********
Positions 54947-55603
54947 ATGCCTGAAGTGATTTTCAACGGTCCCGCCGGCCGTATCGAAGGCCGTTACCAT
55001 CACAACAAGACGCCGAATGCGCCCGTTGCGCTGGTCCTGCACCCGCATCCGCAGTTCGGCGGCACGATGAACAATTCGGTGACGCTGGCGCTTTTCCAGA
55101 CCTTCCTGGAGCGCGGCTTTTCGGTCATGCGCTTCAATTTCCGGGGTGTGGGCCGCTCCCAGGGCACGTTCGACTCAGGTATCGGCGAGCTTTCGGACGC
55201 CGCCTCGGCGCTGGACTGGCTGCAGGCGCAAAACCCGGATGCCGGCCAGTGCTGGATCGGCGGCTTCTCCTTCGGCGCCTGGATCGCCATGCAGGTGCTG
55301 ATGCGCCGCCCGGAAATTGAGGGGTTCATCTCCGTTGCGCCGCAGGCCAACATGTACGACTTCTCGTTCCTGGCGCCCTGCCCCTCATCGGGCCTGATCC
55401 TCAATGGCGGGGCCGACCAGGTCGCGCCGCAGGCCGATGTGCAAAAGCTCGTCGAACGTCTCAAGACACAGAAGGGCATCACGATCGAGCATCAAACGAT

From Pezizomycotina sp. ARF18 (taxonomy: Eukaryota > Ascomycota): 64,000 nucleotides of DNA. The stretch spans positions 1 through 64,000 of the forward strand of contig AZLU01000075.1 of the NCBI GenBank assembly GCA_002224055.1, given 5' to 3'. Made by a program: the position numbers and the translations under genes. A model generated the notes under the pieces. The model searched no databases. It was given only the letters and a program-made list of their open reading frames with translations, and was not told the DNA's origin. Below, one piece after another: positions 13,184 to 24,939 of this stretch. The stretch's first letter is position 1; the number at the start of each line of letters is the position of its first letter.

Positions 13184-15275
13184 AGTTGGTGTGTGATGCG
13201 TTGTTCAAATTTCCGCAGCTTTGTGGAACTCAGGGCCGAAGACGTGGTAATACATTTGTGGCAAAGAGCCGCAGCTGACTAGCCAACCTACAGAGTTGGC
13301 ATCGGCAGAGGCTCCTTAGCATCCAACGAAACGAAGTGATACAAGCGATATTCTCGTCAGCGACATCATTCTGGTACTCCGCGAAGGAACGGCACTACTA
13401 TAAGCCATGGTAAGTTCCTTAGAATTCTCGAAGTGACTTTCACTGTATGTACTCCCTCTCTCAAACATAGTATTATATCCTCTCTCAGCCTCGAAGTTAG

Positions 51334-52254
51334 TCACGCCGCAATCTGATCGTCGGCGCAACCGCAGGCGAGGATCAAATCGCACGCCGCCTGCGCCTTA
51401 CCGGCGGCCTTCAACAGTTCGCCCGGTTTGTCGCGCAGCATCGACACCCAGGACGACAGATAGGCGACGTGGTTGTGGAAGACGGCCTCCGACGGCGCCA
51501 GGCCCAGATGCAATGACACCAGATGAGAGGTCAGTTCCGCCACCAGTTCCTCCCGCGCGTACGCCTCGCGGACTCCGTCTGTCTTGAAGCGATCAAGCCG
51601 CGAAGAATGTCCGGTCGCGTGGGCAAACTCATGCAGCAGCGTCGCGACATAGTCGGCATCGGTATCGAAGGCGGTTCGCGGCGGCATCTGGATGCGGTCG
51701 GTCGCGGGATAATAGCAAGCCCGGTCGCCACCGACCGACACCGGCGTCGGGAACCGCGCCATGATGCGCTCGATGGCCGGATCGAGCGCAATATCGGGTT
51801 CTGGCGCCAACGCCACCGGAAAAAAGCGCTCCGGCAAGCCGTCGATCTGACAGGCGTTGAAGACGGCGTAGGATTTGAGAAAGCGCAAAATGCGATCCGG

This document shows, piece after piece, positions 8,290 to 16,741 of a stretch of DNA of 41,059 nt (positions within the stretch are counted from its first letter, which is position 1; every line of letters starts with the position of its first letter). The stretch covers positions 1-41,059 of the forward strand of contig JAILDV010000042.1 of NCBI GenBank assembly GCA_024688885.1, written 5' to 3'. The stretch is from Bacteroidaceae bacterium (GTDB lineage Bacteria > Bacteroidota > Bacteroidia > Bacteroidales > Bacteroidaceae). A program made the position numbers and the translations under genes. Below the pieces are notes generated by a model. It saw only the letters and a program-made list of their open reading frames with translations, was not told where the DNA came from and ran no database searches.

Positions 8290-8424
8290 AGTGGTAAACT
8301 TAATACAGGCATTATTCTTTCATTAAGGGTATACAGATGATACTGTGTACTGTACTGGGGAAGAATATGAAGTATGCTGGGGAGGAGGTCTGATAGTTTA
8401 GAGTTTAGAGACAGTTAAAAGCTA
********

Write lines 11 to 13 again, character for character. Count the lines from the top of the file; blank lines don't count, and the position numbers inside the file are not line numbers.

13201 TTGTTCAAATTTCCGCAGCTTTGTGGAACTCAGGGCCGAAGACGTGGTAATACATTTGTGGCAAAGAGCCGCAGCTGACTAGCCAACCTACAGAGTTGGC
13301 ATCGGCAGAGGCTCCTTAGCATCCAACGAAACGAAGTGATACAAGCGATATTCTCGTCAGCGACATCATTCTGGTACTCCGCGAAGGAACGGCACTACTA
13401 TAAGCCATGGTAAGTTCCTTAGAATTCTCGAAGTGACTTTCACTGTATGTACTCCCTCTCTCAAACATAGTATTATATCCTCTCTCAGCCTCGAAGTTAG